Israel vows military operation as ceasefire talks end

May 6, 2024 by AAP
Read on for article

The latest round of Gaza ceasefire talks have ended in Cairo after “in-depth and serious discussions”, Hamas says.

Israeli soldiers in the Gaza Strip on March 31, 2024. Photo by the IDF Spokesperson

The terrorist group reiterated key demands that Israel again rejected. After earlier signs of progress, the outlook appeared to dim as Prime Minister Benjamin Netanyahu vowed to resist international pressure to halt the war.

Defence Minister Yoav Gallant claimed Hamas wasn’t serious about a deal and warned of “a powerful operation in the very near future in Rafah and other places across all of Gaza” after Hamas attacked Israel’s main crossing point for delivering badly needed humanitarian aid, killing three soldiers.

Israel’s military said it believed Hamas was targeting soldiers massed on the Gaza border in preparation for a possible Rafah invasion. Hamas said it targeted soldiers in the area.

But Israeli media reported that CIA chief William Burns, a main mediator in the talks, would meet with Netanyahu on Monday.

Israel didn’t send a delegation to the latest talks. Egyptian state media reported that the Hamas delegation went for discussions in Qatar, where the group has a political office, and will return to Cairo for further negotiations on Tuesday.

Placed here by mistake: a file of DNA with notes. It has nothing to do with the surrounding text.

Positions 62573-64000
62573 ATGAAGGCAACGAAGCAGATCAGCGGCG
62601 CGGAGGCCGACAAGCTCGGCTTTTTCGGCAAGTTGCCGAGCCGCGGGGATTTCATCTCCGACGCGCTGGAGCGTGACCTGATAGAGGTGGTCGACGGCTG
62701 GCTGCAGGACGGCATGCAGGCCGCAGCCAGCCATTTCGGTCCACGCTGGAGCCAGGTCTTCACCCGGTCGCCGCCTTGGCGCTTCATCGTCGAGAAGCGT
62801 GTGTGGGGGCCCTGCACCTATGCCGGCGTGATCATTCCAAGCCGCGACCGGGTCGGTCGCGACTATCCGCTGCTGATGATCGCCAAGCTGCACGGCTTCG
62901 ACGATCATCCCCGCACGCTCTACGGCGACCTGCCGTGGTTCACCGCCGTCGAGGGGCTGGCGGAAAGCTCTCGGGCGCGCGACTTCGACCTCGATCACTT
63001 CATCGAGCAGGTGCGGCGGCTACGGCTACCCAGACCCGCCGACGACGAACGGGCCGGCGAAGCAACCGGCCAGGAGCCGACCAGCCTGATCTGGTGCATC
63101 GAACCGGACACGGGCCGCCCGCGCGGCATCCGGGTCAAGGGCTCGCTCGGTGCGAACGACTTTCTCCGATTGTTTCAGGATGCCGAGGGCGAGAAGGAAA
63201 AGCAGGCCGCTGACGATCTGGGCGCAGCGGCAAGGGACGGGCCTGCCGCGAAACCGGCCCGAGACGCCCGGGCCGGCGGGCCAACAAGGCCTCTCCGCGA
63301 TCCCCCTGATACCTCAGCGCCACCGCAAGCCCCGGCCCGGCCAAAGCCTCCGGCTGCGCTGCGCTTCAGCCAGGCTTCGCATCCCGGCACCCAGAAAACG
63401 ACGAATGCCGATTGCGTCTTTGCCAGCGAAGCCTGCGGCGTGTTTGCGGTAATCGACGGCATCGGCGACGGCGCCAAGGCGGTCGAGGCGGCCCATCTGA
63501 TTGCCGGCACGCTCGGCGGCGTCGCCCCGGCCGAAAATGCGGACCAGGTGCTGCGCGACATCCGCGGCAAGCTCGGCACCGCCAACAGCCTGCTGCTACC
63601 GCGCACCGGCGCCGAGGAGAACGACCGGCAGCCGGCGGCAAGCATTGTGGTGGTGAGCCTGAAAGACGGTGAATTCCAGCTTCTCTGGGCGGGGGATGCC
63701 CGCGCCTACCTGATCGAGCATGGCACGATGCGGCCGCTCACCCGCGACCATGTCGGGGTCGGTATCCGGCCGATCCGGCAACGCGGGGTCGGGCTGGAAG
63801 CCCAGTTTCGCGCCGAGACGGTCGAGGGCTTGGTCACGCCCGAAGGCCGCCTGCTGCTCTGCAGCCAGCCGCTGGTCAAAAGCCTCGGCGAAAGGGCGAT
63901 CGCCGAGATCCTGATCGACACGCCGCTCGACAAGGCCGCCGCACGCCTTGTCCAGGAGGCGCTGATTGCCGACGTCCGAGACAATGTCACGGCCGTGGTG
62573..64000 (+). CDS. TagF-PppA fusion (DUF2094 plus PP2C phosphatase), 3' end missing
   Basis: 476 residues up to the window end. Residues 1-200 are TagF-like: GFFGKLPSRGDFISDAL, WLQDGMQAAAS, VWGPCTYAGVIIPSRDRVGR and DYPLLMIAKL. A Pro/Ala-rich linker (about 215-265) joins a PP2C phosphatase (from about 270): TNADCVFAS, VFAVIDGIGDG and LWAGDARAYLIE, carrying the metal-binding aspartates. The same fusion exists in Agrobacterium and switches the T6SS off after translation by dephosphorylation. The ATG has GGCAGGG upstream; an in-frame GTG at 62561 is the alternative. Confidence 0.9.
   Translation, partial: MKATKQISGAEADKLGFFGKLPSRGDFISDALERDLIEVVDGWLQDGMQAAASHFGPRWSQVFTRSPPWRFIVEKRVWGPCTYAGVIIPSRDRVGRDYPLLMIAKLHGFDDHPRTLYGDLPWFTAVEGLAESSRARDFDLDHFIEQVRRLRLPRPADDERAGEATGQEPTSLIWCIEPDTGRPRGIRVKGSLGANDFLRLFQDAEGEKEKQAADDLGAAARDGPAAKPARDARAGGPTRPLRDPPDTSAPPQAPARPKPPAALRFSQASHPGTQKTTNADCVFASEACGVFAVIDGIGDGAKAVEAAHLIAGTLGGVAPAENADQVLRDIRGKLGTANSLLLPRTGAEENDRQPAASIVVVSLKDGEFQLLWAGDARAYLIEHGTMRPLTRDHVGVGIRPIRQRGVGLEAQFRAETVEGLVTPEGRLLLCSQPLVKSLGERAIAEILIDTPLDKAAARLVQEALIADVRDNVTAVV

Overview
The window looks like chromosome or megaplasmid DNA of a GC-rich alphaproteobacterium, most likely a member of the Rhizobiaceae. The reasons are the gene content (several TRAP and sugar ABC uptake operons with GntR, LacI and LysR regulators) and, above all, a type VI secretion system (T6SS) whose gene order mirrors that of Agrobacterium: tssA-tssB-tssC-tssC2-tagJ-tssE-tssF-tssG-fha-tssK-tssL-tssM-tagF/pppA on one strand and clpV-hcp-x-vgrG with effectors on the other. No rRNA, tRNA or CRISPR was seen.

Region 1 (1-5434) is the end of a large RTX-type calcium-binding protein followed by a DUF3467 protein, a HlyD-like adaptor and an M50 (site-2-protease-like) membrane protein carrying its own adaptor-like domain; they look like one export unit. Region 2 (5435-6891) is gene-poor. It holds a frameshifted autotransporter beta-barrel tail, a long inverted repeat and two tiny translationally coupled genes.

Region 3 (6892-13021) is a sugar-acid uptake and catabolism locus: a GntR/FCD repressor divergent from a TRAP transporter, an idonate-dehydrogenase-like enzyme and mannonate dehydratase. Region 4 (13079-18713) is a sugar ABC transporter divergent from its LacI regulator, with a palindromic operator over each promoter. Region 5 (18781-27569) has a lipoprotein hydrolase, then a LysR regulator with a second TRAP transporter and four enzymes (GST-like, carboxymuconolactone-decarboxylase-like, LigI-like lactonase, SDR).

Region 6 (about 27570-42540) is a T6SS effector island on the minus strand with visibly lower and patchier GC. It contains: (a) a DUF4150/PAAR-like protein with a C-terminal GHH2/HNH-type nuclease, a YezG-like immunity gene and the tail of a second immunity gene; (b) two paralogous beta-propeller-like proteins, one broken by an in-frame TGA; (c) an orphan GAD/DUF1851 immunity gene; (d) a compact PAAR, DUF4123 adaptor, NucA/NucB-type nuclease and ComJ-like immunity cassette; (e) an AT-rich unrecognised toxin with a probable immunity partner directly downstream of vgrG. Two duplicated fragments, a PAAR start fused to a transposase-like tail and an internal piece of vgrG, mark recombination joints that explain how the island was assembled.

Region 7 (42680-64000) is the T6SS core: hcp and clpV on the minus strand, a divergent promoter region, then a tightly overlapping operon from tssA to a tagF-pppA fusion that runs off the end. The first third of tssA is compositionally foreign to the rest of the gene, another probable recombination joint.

Another threat to talks came as Israel ordered the local offices of Qatar’s Al Jazeera satellite news network to close, accusing it of broadcasting anti-Israel incitement. The ban did not appear to affect the channel’s operations in Gaza or the West Bank.

Netanyahu, under pressure from hardliners in his government, continued to lower expectations for a ceasefire deal, calling the key Hamas demands “extreme”.

Hamas leader Ismail Haniyeh in a statement earlier said the militant group was serious and positive about the negotiations and that stopping Israeli aggression in Gaza is the main priority.

But Israel’s government again vowed to press on with a military operation in Rafah, the southernmost Gaza city on the border with Egypt where more than half of Gaza’s 2.3 million residents now seek shelter from Israeli attacks. Rafah is a key entry point for aid.

The closing of Kerem Shalom came shortly after the head of the UN World Food Program asserted “full-blown famine” in devastated northern Gaza, one of the most prominent warnings yet of the toll of restrictions on aid entering the territory. It was not a formal famine declaration.

In a fiery speech for Israel’s annual Holocaust memorial day, Netanyahu said: “I say to the leaders of the world, no amount of pressure, no decision by any international forum will stop Israel from defending itself.”

The Hamas cross-border attack on October 7 killed some 1200 people and took 250 others hostage. Israel says militants still hold around 100 hostages and the remains of more than 30 others. Netanyahu is under pressure from some hostages’ families to make a deal to end the war and get hostages freed.

Israel blames Hamas for civilian deaths, accusing it of embedding in residential and public areas. The Israeli military says it has killed 13,000 terrorists, without providing evidence to back up the claim.


Speak Your Mind

Comments received without a full name will not be considered
Email addresses are NEVER published! All comments are moderated. J-Wire will publish considered comments by people who provide a real name and email address. Comments that are abusive, rude, defamatory or which contain offensive language will not be published

Got something to say about this?

This site uses Akismet to reduce spam. Learn how your comment data is processed.